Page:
When Nielsen released data, relatively inconsequential, that second time mothers were more likely than first-time mothers to buy Luvs, the diapers made by Proctor & Gamble, the company used it launch an advertising campaign reaching out to “Second Time Moms.”
The ad tells them what a great product Luvs was and that the diaper was an automatic choice for them because they had gone through thousands of diaper changes, the first time around and had now become experts in deciding what was good for the child and what was not.
The smartly designed ads take everyday tasks, connected with bringing up the first child and the mistakes that a first-child mom makes. The four ads titled, “Breastfeeding”, “Temperature”, “Changing Table” and “Park” each shows the increasing self-assurance and coolness that mothers have in bringing up a second child.
What the Luvs campaign is successful in achieving is that it creates a feeling of worth and capacity in the second-child moms and makes them feel that they are better moms. The ad does not tom-tom that when they buy Luvs; they are buying a better product but that they are buying it because they are better moms. The ads are smart, funny and graceful.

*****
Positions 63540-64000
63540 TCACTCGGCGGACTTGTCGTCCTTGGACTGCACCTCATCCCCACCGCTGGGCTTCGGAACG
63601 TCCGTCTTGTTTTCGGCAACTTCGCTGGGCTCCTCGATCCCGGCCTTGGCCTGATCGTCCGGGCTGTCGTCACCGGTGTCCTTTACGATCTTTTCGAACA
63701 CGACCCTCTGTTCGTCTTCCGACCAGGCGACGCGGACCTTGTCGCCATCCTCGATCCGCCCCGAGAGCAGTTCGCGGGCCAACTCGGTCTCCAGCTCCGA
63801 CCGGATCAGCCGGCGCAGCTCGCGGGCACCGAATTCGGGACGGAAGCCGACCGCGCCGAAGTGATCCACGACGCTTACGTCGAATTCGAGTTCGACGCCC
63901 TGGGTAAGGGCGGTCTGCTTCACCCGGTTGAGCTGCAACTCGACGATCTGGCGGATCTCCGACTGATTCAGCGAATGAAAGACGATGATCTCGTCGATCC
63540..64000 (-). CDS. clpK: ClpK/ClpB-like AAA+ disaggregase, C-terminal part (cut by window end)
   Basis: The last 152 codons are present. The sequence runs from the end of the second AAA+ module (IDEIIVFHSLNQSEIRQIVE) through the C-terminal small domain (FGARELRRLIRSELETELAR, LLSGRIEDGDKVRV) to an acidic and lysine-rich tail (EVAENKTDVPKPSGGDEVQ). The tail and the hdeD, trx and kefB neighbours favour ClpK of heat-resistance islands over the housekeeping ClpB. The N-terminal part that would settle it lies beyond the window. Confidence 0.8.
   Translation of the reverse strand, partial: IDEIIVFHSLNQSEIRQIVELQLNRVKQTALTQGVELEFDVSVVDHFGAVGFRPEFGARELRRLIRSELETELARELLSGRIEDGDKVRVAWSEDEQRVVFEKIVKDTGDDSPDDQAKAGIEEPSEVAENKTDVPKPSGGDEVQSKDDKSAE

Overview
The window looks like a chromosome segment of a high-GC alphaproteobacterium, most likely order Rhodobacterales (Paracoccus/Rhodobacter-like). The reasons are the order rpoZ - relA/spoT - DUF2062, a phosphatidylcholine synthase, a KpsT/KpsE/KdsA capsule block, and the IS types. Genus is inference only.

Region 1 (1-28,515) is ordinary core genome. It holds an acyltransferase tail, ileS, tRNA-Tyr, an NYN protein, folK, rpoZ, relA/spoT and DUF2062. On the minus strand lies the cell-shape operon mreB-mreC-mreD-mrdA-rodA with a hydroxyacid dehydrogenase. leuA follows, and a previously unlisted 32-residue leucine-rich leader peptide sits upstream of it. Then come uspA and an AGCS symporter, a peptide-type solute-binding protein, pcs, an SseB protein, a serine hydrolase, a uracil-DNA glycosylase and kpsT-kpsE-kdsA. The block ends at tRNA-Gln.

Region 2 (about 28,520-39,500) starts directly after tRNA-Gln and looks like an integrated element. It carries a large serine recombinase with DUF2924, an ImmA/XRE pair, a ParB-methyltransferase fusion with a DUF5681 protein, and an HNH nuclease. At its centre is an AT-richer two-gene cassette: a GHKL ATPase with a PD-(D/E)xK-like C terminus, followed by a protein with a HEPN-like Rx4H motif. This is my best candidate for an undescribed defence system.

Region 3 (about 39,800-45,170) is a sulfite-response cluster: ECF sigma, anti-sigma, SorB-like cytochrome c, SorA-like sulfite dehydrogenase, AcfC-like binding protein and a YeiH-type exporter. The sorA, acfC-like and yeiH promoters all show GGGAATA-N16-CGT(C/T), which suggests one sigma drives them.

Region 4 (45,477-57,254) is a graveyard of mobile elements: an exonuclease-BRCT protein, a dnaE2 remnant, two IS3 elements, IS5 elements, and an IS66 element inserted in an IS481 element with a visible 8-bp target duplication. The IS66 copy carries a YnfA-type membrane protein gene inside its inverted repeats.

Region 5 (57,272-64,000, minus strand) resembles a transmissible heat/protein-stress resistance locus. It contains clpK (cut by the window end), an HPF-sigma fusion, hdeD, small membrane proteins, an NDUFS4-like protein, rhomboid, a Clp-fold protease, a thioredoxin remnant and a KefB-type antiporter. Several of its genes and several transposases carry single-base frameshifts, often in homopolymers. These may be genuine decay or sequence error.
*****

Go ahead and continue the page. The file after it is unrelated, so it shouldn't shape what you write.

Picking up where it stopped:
The ads also tell that Luv is cheaper than their other brands and the second time round, usually money is also a little tighter and hence it also makes economic sense to buy Luvs.
There are great expressions in the ads, the elder brother reacting to the waiters gaze in the restaurant and the father saying sorry, while measuring his baby’s temperature.
First-time moms get very frantic and are always on their edges, always believing that what they have done is not correct. They are always hassled and pressurized. The ads show this cliché in humorous and easy to relate everyday activities and then show the evolution from first-time moms to second-time moms, who are epitomes of poise and confidence and not to speak of the fact that they now buy Luvs, in place of the ineffective brands that they purchased before.
The ad that stands out among the quartet is also the most provocative, titled “Breastfeeding” it shows a mother doing just that in public. The first-time around, she glances around nervously trying not to expose her breasts, as she attempts to feed her child but the second-time around she is feeding her baby at a restaurant and is calm and composed even in the presence of a waiter is more uncomfortable than her, but staring at her breasts.
She calmly tells him “Eyes up here buddy” and then says that her baby has already ordered breast milk.